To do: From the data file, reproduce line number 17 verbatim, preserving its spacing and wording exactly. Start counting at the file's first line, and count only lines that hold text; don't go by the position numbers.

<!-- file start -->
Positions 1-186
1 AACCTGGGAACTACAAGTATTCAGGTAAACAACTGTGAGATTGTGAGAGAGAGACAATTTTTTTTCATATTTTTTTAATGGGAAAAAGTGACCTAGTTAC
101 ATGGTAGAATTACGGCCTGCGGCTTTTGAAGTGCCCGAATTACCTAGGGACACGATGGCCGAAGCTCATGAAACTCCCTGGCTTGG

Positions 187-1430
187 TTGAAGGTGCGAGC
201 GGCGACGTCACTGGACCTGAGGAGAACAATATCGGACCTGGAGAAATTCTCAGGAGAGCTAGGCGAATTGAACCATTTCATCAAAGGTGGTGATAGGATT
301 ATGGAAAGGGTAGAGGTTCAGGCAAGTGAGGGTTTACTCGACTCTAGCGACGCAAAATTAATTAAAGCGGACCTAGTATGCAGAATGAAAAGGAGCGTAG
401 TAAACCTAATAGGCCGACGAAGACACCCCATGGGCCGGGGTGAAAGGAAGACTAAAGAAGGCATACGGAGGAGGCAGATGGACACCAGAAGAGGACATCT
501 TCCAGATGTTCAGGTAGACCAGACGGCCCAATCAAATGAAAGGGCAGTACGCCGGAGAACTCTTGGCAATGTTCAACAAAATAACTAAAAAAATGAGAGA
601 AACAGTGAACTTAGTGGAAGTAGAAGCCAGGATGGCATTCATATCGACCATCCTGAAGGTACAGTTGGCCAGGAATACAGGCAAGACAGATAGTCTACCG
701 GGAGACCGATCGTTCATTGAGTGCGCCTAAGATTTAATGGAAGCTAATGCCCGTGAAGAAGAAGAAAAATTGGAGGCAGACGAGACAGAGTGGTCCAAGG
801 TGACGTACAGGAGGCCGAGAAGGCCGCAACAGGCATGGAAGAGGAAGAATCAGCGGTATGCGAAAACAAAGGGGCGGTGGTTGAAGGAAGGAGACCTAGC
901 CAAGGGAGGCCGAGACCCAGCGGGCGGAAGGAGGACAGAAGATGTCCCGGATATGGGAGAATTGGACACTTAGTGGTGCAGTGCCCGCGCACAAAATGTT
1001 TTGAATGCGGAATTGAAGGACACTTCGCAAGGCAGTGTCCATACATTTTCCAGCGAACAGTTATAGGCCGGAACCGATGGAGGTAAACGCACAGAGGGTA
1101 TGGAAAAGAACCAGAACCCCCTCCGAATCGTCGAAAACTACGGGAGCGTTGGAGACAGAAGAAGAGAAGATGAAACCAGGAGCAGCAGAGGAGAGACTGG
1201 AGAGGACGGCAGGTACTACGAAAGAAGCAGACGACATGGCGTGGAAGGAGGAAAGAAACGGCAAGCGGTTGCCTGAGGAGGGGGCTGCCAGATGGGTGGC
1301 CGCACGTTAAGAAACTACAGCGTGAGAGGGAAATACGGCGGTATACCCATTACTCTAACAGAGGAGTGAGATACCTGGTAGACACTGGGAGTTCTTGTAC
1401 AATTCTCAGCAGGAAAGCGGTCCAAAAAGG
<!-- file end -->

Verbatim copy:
1301 CGCACGTTAAGAAACTACAGCGTGAGAGGGAAATACGGCGGTATACCCATTACTCTAACAGAGGAGTGAGATACCTGGTAGACACTGGGAGTTCTTGTAC